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Fit to Be Taught, Vol.27

Fighting for Better Indoor Air Quality
In Schools


Ah, fresh air! Maybe the air in your community is delicious to breathe. But what about the air inside your school buildings? Is it healthful to breathe -- or is it making people sick?

Barbara "Sam" Gutman is among the educators fighting for better air quality in schools. Gutman, an art teacher at Colchester Middle School in Vermont, has fibromyalga, a muscular disease. The illness makes Gutman ultra-sensitive to any chemicals in the air.

Gutman, who was featured in an issue of NEA Today, wrote her master's thesis on sick building syndrome and its effect on Vermont schools. She went on to become Vermont-NEA's volunteer representative to a statewide Indoor Air Quality Committee. The organization also includes members from the U.S. Environmental Protection Agency (EPA), state agencies, school boards, the state employee union, and the Vermont Children's Forum.

Vermont isn't the only place with air problems in its schools. According to the U.S. General Accounting Office, 46 percent of U.S. schools have difficulties with indoor air quality or ventilation systems. That means millions of school employees and students may have health problems or distress because of poor indoor air.

And experts say the air quality inside schools has deteriorated over the past several decades.

"Since the energy crisis in the 1970s, people just tightened up buildings to conserve energy, and because districts saw savings, they never opened schools back up again," John Guevin of the U.S. EPA said in an edition of Teacher Magazine. "Things have gotten worse, and the problem is everywhere."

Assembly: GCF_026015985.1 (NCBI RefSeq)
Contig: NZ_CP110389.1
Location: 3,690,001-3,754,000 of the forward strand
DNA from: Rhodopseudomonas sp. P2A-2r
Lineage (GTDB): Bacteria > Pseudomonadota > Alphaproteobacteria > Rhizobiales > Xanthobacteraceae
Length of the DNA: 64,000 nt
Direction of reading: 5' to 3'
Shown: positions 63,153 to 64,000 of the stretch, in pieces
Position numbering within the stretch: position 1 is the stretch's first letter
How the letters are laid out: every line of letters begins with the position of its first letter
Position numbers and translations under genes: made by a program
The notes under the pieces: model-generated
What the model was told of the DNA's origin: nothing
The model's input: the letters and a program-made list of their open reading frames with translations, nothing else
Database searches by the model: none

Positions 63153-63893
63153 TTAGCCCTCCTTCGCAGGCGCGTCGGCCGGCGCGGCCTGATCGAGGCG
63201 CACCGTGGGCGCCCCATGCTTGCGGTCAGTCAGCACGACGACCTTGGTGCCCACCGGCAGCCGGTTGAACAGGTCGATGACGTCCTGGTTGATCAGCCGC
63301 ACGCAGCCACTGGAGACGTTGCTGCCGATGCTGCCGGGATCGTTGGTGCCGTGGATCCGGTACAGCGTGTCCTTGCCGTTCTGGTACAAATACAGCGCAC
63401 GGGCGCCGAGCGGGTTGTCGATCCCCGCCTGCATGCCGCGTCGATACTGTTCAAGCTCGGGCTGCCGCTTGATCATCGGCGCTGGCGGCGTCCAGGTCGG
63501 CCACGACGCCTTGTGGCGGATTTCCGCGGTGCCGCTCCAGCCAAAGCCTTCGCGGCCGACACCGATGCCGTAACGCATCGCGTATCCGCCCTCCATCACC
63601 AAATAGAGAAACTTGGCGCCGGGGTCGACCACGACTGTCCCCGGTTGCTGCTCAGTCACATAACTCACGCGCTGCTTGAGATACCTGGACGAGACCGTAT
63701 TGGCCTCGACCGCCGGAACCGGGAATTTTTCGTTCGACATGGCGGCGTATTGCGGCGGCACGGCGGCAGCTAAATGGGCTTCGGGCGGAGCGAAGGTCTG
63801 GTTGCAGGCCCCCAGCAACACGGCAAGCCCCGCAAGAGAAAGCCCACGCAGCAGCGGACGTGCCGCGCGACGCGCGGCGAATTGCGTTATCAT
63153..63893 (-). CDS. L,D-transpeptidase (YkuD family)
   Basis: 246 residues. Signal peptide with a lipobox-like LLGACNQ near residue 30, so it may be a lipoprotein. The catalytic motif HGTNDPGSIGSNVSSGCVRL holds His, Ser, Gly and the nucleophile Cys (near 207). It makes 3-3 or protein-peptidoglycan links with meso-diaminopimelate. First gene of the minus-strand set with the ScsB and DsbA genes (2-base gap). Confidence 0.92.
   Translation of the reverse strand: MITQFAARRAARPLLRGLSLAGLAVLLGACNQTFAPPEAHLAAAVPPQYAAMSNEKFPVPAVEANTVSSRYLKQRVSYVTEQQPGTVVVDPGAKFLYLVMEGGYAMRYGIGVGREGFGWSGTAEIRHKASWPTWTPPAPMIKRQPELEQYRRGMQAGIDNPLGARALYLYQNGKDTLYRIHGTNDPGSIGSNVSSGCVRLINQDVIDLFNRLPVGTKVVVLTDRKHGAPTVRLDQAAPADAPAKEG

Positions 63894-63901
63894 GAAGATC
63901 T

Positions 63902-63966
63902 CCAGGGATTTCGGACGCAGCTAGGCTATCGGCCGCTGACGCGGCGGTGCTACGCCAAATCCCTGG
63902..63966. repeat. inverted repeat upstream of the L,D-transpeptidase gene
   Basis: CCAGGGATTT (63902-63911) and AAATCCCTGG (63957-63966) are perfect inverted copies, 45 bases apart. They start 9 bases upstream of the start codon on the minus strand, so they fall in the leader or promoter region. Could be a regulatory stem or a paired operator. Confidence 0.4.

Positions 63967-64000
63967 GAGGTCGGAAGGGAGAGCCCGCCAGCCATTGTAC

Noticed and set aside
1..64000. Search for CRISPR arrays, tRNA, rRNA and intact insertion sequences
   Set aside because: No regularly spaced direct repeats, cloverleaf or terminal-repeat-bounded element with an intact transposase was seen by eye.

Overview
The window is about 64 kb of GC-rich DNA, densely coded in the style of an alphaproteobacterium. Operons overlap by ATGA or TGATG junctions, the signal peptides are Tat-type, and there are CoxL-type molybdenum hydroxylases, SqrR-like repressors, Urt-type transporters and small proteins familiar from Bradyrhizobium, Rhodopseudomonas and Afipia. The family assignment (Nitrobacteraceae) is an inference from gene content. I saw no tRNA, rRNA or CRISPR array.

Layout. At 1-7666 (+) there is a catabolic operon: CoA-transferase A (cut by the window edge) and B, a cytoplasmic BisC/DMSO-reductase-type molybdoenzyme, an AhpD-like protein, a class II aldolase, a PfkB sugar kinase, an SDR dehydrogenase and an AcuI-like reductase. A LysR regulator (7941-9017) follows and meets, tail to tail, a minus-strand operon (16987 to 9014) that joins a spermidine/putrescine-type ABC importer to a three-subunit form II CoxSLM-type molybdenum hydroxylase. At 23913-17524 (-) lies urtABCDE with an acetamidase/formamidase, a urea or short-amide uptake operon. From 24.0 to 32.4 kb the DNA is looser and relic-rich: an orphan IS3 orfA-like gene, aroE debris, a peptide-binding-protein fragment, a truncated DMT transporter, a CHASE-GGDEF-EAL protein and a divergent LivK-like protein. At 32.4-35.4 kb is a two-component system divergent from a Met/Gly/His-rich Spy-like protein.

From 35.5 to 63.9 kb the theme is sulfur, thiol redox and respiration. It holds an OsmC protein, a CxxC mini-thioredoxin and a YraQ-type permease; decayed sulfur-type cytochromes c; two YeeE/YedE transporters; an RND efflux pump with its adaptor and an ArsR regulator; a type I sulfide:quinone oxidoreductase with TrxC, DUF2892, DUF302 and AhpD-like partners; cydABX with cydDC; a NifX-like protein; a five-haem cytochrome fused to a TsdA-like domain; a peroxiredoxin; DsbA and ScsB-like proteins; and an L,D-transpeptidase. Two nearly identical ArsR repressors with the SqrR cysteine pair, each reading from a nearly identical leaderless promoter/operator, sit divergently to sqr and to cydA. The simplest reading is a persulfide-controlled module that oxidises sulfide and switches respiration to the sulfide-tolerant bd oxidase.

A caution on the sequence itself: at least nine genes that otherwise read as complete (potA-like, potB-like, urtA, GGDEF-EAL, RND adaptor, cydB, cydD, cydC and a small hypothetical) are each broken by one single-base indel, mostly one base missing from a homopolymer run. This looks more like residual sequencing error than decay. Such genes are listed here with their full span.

Read the full article on Education World.

Wellness News
Eating Better Could Earn Kids Cash Children who eat more healthful food at school and exercise regularly could receive taxpayer-funded financial bonuses in their state savings accounts, a health adviser to the British government suggested.

Schools Chief Hopes Tastier Lunches Increase Revenue The head of the Washington, D.C., schools is seeking a contractor to upgrade the cafeteria menus with more nutritious and tasty food to help the food services budget move into the black.

Getting Kids Cooking

Cooking with Kids Albuquerque is a multicultural food education program that tries to improve the quality of children's nutrition by involving low-income elementary-school students and their parents from the Albuquerque (New Mexico) Public Schools in hands-on learning about culturally diverse foods that are healthy and appealing.

Cooking with Kids Albuquerque also encourages direct parent involvement in school and teaches children to be advocates at home for good nutrition by taking home recipes to allow families to cook together at home and try new foods.

Community partnerships have been key to the success of the program. Small farms, grocery stores, and other local businesses are working with individual schools to provide supplies for the Cooking with Kids Albuquerque program.

During the 2001-2002 year, Cooking with Kids Albuquerque provided a total of 180 food education classes in three elementary schools, including 104 tastings. Community and parent volunteers contributed 256 hours during the cooking and tastings.

In one example of changed behavior, when 1,590 students in five schools were offered a cafeteria meal of green and white fettuccine with tomato and basil sauce and salad, which students had prepared in classrooms, 1,113 students chose the pasta dish over quesadillas, Frito Pie, and burritos. About 780 students who selected pasta ate more than half of the food on their cafeteria tray, drastically reducing food waste.

Read more about this program at: Cooking With Kids Albuquerque.

Click to learn more about Action for Healthy Kids.

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